Our Daily Tasks: Covering and Uncovering

Our Daily Tasks: Covering and Uncovering

The winter wonderland where we grow your veggies.

The winter wonderland where we grow your veggies.
Photo credit: Emily Hammon
Want to join and receive your own share of delicious veggies each week? If you are interested in signing up, please email us at greededgegardens@gmail.com. For more information or to download our Enrollment brochure, visit our website at www.greenedgegardens.com/CSA.

We love sharing our wonderful produce with you! We started this blog so that we can keep you up to date with all that is happening on the farm. It is also an opportunity for all of us to get to know one another better. One of the strengths of a CSA is the direct relationship between the farmer's experience and your experience receiving fresh vegetables weekly.

We want to hear from you, so please feel free to share recipes, thoughts and ideas-just click on the COMMENT below each post to add to our CSA community.

July 25, 2012

Week 6 Newsletter, Summer 2012

The first part of this week is of course focused on harvesting and packing the shares as well as other Wednesday orders. But come Thursday, we are all about preparing for the Open Farm Day this Sunday. Liz sent all of you an ‘e-vite’ and if you could reply with your intentions, we would be grateful. Your reply helps us know roughly the number of people to expect. That way there will be enough food. Thanks for taking the few seconds it will take to respond. The forecast is for sunny weather, but be prepared anyway for the possibility of mud. The tours take place rain or shine.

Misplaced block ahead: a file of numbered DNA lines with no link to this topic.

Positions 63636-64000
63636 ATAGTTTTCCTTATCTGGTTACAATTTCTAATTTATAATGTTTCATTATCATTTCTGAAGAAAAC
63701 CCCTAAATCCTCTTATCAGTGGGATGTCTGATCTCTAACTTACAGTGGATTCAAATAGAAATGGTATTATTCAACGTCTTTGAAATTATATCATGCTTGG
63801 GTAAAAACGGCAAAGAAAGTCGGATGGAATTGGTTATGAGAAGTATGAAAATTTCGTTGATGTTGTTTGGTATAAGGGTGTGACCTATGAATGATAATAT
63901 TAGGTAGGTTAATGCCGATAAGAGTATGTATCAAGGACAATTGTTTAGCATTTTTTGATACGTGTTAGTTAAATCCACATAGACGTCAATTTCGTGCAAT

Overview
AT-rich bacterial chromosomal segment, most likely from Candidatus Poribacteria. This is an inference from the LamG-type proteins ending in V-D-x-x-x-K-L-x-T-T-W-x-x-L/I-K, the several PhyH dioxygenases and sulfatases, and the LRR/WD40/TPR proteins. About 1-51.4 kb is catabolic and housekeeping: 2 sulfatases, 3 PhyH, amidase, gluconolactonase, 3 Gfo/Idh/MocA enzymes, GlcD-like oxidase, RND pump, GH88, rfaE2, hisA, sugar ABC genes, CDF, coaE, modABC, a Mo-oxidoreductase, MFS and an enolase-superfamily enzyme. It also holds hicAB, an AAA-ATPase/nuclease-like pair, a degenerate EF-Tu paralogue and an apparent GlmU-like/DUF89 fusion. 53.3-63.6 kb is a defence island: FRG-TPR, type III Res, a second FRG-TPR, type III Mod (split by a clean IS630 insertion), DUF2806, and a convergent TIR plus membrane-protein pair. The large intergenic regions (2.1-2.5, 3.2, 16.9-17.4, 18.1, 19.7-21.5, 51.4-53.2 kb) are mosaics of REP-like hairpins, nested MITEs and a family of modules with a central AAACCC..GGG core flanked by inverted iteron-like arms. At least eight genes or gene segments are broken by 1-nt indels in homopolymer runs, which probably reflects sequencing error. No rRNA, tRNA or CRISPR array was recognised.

Recent rains seem to have cooled things a bit while raising the humidity a lot. Final weeding on the last planting of sweet potatoes (for the winter) is almost finished. The winter squash field is completely covered with foliage now, so that weeding is over! The spaghetti squash plants have set their fruit and the butternut is just beginning. The bounty is breathtaking at times. 

Soil prep for the fall gardens is starting this week, also. This task includes first mowing, then disking. The beds are then tilled and the soil amended as needed with compost. The seeds for these beds are already in the flats; the flats are in the starts house. You’ll see the whole process on Sunday. Besides mowing the field with the bush hog and tractor, we’ll also be mowing around the greenhouses with the walk-behind mower. Not only does this make it easier to walk, but it also cuts down on the amount of weed seed that creeps into the houses making more work for an already busy crew. We try to mow before the weeds develop seed. 

We have ordered another shipment of bags for packing the shares. Not enough are returned each week. We use these bags because our members in the past have complained about the environmental impact of using paper bags. And frankly, we agree with the sentiment. But it only works when you, our members, return the bags to your host site each time you pick up a share. Bring a bag from home to transfer into if you are having trouble returning ours. Have a great week!

From all of us at Green Edge, 
Becky (Kip, Dan, John, Rob, Theo, Penny, Liz, Miranda, Bethany, Alicia, Chris, Natalie, Glenn, Mark, and Emily)

 Mushrooms - Some will get shiitake, and some will get oyster.
Sunflower / MicroMix Microgreens - Some of you will get our more delicate mix this week, and some will get sunflower. They have a tangy flavor and do not store as long as the sunflower.
Eggplant – These little beauties are versatile. The skin is tender enough not to peel and they don’t require blanching. They’re a favorite around here for kabobs, stir-fry or grilled for baba ganoush.